Training and Supervision Around the World
- 593 Downloads
Increasingly, evidence supports the utility of using parent–child interaction therapy (PCIT) to address childhood disorders in a number of populations. To increase the reach of PCIT to a greater number of families and insure the faithful application of PCIT with clients, effective dissemination efforts must also be investigated. This chapter describes the PCIT International training model and investigates the extant international research on PCIT training and supervision. Attention is paid to how training and training materials have been adapted for audiences outside the United States, although many studies have not fully described the training process used. The chapter also attempts to translate the current research findings into specific guidance in how trainers can address organizational (e.g., lack of agency support) and trainee (e.g., aversion to manualized treatments) barriers and increase trainee fidelity to the PCIT model. For example, it may be useful for trainers to have open discussions of trainees’ personal views of the treatment, provide information on how PCIT can be applied to meet the unique needs of each family, work extensively with agency administrators to prepare the organization for implementing PCIT, and continue to follow-up on these issues throughout the supervision process. The chapter also describes how components of the PCIT model, such as an emphasis on in vivo practice and feedback and the integration of assessment, can be applied to the training process. Finally, a case scenario is provided to explicate how these suggestions can be used to meet the needs of specific trainees.
KeywordsPCIT training PCIT supervision Dissemination International training Cultural adaptations
Dr. Rosaura E. Orengo-Aguayo’s contributions to this article were partially supported by an Institutional Training Grant (T32) from the National Institute of Mental Health (Grant No. T32MH18869).
- Baumann, A. A., Powell, B. J., Kohl, P. L., Tabak, R. G., Penalba, V., Proctor, E. K., … Cabassa, L. J. (2015). Cultural adaptation and implementation of evidence-based parent-training: A systematic review and critique of guiding evidence. Children and Youth Services Review, 53, 113–120.CrossRefGoogle Scholar
- Comer, J. S., Chow, C., Chan, P. T., Cooper-Vince, C., & Wilson, L. A. S. (2013). Psychosocial treatment efficacy for disruptive behavior problems in very young children: A meta-analytic examination. Journal of the American Academy of Child & Adolescent Psychiatry, 52(1), 26–36.CrossRefGoogle Scholar
- Eyberg, S., & Funderburk, B. (2011). Parent-Child Interaction Therapy Protocol. Gainesville, FL: PCIT International. Google Scholar
- Fixen, D.L., Naoom, S.F., Blasé, K.A., Friedman, R.M., & Walace, F. (2005). Implementation Research: A Synthesis of the Literature. Tampa, FL: University of South Florida, Louis de la Parte Florida Mental Health Institute, The National Implementation Research Network.Google Scholar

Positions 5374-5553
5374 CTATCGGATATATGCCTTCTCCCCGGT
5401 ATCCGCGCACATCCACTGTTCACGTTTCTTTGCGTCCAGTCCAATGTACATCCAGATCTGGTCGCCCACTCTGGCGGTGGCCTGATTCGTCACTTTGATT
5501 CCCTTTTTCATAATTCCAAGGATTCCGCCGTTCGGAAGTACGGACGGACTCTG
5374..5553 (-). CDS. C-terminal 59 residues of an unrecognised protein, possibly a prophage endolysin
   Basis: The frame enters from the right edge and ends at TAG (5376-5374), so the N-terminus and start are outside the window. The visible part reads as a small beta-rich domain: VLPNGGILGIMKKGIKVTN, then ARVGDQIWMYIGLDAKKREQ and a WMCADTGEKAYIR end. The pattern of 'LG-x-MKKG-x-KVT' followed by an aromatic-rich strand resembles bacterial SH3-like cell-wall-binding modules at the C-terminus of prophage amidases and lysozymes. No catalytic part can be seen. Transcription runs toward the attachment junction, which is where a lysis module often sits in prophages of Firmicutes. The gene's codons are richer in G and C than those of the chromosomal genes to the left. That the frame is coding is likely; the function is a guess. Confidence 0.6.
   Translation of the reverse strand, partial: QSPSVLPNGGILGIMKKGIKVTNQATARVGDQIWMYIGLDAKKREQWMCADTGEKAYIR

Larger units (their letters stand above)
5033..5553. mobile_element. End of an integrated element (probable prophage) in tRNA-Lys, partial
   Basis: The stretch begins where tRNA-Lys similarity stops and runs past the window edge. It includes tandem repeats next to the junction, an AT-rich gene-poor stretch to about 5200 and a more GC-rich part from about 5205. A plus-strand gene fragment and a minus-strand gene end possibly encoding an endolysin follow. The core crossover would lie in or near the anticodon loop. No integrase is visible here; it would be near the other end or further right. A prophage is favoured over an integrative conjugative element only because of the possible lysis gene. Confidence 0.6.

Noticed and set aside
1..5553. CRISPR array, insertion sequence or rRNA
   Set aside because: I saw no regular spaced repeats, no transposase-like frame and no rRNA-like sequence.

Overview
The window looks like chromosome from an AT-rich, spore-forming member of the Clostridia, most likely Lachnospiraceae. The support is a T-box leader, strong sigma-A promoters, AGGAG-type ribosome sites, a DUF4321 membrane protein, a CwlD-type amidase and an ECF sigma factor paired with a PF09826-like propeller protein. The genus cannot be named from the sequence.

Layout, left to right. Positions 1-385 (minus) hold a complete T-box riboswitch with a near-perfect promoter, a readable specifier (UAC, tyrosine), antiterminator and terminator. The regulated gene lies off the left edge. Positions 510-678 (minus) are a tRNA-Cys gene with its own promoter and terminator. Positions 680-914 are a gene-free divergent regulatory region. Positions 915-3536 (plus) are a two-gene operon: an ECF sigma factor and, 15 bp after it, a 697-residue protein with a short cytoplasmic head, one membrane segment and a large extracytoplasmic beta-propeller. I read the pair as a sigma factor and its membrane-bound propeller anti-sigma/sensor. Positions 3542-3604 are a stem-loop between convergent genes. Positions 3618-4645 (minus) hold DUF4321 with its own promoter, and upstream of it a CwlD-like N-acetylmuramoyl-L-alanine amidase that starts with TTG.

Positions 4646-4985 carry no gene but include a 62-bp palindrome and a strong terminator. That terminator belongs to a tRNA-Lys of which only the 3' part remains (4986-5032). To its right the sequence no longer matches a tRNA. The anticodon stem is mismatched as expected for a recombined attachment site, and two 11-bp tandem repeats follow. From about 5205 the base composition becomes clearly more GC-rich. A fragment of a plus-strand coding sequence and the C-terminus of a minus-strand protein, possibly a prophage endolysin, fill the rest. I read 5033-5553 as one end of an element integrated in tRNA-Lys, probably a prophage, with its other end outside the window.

- Herschell, A. D., Mcneil, C. B., Urquiza, A. J., Mcgrath, J. M., Zebell, N. M., Timmer, S. G., & Porter, A. (2009). Evaluation of a treatment manual and workshops for disseminating, parent-child interaction therapy. Administration and Policy in Mental Health and Mental Health Services Research, 36(1), 63–81.CrossRefGoogle Scholar
- PCIT International. (2013). Training requirements for certification as a PCIT therapist [Web document]. Retrieved from http://www.pcit.org/uploads/6/3/6/1/63612365/therapist_-_pcit_certification_training_requirements_final_03-02-13.pdf.
- Segre, L. S., McCabe, J. E., Stasik, S. M., O'Hara, M. W., & Arndt, S. (2012). Implementation of an evidence-based depression treatment into social service settings: The relative importance of acceptability and contextual factors. Administration and Policy in Mental Health and Mental Health Services Research, 39(3), 180–186.CrossRefGoogle Scholar
- Southam-Gerow, M., Marder, A. M., & Austin, A. A. (2008). Dissemination of evidence-based manualized treatments for children and families in practice settings. In R. G. Steele, T. D. Elkin, & M. C. Roberts (Eds.), Handbook of evidence-based therapies for children and adolescents: Bridging science and practice; handbook of evidence-based therapies for children and adolescents: Bridging science and practice (pp. 447–469). New York, NY: Springer Science + Business Media Chapter x, 585 pages.CrossRefGoogle Scholar
- Staudt, M., & Williams-Hayes, M. (2011). A state survey of child advocacy center therapists’ attitudes toward treatment manuals and evidence-based practice. Journal of Child Sexual Abuse: Research, Treatment, & Program Innovations for Victims, Survivors, & Offenders, 20(1), 1–13.CrossRefGoogle Scholar